Radiotherapy

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Radiotherapy is "the use of ionizing radiation to treat malignant neoplasms and some benign conditions."[1][2]

Classification

Radiotherapy can be classified by type of radiation, which includes:

  • Electromagnetic (photons)
  • Electrons. Electrons are used for superficial targets as the energy of electrons decreases during penetration of tissues
  • Protons. Initial research suggests that proton beams with conformal methods, can increase the accuracy of placement of the radiation. A randomized controlled trial of radiotherapy for prostate cancer found improved response of prostate specific antigen without increased local complications.[3] There is concern that particle accelerators for producing protons are proliferating in American health care prior to adequate study of the their role.[4]

Radiotherapy can be classified by the amount of energy associated with the radiation:

  • High-energy radiotherapy is "radiotherapy using high-energy (megavolt or higher) ionizing radiation. Types of radiation include gamma rays, produced by a radioisotope within a teletherapy unit; x-rays, electrons, protons, alpha particles (helium ions) and heavy charged ions, produced by particle acceleration; and neutrons and pi-mesons (pions), produced as secondary particles following bombardment of a target with a primary particle."[5]
  • Orthovoltage therapy is x-rays between 150 and 500 kV
  • Lower energy x-rays (50 to 150 kV) can be used for superficial therapy.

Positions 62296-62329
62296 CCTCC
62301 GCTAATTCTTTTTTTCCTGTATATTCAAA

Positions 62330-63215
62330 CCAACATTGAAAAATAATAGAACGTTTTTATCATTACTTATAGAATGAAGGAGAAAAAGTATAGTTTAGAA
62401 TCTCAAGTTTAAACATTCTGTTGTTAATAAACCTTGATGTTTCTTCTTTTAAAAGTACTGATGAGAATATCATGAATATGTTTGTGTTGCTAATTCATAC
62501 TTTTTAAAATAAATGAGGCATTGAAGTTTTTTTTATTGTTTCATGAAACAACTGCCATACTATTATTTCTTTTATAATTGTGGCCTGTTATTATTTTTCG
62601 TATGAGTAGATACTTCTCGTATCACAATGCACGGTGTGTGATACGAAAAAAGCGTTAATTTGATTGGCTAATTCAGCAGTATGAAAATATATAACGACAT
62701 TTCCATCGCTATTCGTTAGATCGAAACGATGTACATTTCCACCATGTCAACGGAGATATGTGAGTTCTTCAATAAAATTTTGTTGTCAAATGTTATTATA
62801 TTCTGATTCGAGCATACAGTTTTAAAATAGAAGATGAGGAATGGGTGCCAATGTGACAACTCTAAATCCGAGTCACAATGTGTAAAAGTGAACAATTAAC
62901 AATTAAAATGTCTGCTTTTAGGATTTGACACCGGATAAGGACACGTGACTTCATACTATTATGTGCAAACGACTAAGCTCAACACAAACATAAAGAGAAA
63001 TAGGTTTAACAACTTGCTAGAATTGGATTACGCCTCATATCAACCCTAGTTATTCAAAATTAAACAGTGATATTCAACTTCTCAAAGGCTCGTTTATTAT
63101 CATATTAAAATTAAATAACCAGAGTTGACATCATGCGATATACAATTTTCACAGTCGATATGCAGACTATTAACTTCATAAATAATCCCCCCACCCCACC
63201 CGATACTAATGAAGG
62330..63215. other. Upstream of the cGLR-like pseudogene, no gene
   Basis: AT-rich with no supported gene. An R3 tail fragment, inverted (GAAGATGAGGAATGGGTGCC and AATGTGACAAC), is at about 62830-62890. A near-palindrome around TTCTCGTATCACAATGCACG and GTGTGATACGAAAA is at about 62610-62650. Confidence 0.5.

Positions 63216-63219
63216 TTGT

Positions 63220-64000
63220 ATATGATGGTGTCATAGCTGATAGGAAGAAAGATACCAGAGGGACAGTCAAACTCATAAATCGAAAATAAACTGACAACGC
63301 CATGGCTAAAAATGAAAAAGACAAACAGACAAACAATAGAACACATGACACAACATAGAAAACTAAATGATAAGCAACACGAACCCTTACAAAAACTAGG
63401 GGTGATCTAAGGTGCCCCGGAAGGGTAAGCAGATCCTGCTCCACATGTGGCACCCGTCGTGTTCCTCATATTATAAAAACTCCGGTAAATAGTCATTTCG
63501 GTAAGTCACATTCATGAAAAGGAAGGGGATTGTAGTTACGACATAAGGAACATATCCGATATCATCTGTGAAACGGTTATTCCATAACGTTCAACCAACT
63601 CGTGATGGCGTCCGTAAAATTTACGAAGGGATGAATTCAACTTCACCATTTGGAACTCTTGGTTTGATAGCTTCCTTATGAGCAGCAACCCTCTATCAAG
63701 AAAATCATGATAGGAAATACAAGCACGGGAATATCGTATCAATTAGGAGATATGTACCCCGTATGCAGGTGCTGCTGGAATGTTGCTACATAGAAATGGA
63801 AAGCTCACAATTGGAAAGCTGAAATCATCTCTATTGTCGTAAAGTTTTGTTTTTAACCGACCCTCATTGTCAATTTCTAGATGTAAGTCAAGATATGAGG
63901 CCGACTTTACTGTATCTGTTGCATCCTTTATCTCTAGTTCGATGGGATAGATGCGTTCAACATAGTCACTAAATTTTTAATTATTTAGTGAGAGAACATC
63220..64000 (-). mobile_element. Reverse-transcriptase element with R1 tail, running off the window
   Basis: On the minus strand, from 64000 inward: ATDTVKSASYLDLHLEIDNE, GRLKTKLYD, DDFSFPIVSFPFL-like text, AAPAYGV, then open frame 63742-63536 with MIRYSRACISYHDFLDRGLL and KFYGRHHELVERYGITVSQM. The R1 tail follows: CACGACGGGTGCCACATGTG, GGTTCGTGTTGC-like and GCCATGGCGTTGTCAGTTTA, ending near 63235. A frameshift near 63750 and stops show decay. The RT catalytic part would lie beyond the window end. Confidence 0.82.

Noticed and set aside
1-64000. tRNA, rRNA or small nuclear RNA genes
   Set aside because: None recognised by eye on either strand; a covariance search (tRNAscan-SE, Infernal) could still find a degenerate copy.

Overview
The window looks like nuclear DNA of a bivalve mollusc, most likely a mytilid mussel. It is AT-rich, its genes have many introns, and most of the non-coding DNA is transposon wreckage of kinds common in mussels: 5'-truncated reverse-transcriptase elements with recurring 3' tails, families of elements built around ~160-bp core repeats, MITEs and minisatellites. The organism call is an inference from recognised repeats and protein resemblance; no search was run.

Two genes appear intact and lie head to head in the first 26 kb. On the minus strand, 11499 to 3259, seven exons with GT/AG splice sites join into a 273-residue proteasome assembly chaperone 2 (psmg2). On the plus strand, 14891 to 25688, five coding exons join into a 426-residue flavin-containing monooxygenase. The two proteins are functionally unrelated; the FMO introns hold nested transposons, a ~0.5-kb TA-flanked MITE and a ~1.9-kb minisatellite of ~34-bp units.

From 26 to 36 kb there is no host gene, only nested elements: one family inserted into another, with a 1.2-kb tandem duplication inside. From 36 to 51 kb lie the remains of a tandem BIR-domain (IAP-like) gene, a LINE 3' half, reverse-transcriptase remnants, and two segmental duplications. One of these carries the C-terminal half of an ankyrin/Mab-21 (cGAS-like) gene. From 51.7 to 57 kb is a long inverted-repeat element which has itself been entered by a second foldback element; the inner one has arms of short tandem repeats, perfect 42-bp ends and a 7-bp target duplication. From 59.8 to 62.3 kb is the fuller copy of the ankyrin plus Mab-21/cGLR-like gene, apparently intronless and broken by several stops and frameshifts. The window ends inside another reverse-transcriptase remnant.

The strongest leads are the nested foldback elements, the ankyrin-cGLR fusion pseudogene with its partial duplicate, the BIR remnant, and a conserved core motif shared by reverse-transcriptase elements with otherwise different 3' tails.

Radiotherapy can be classified by delivery methods:

  • External beam
  • Brachytherapy is "a collective term for interstitial, intracavity, and surface radiotherapy. It uses small sealed or partly-sealed sources that may be placed on or near the body surface or within a natural body cavity or implanted directly into the tissues."[6]
  • Radioimmunotherapy is "radiotherapy where cytotoxic radionuclides are linked to antibodies in order to deliver toxins directly to tumor targets. Therapy with targeted radiation rather than antibody-targeted toxins (immunotoxins) has the advantage that adjacent tumor cells, which lack the appropriate antigenic determinants, can be destroyed by radiation cross-fire. Radioimmunotherapy is sometimes called targeted radiotherapy, but this latter term can also refer to radionuclides linked to non-immune molecules."[7]

Radiotherapy can be classified by the target of the therapy:

  • Hemibody Irradiation
  • Whole-body Irradiation
  • Lymphatic Irradiation

Computer-assisted radiotherapy

Computer-assisted radiotherapy is the use of "computer systems or programs used in accurate computations for providing radiation dosage treatment to patients."[8] Methods of computer-assisted radiotherapy include:

References

  1. National Library of Medicine. Radiotherapy. Retrieved on 2007-12-26.
  2. Symonds RP (2001). "Recent advances: Radiotherapy". BMJ 323 (7321): 1107–10. PMID 11701579[e] Fulltext at PubMed Central
  3. Zietman AL, DeSilvio ML, Slater JD, et al (2005). "Comparison of conventional-dose vs high-dose conformal radiation therapy in clinically localized adenocarcinoma of the prostate: a randomized controlled trial". JAMA 294 (10): 1233–9. DOI:10.1001/jama.294.10.1233. PMID 16160131. Research Blogging.
  4. Pollack, Andrew (2007). Hospitals Look to Nuclear Tool to Fight Cancer - New York Times. New York Times. Retrieved on 2007-12-26.
  5. National Library of Medicine. High-Energy radiotherapy. Retrieved on 2007-12-26.
  6. National Library of Medicine. Brachytherapy. Retrieved on 2007-12-26.
  7. National Library of Medicine. Radioimmunotherapy. Retrieved on 2007-12-26.
  8. National Library of Medicine. Computer-assisted radiotherapy. Retrieved on 2007-12-26.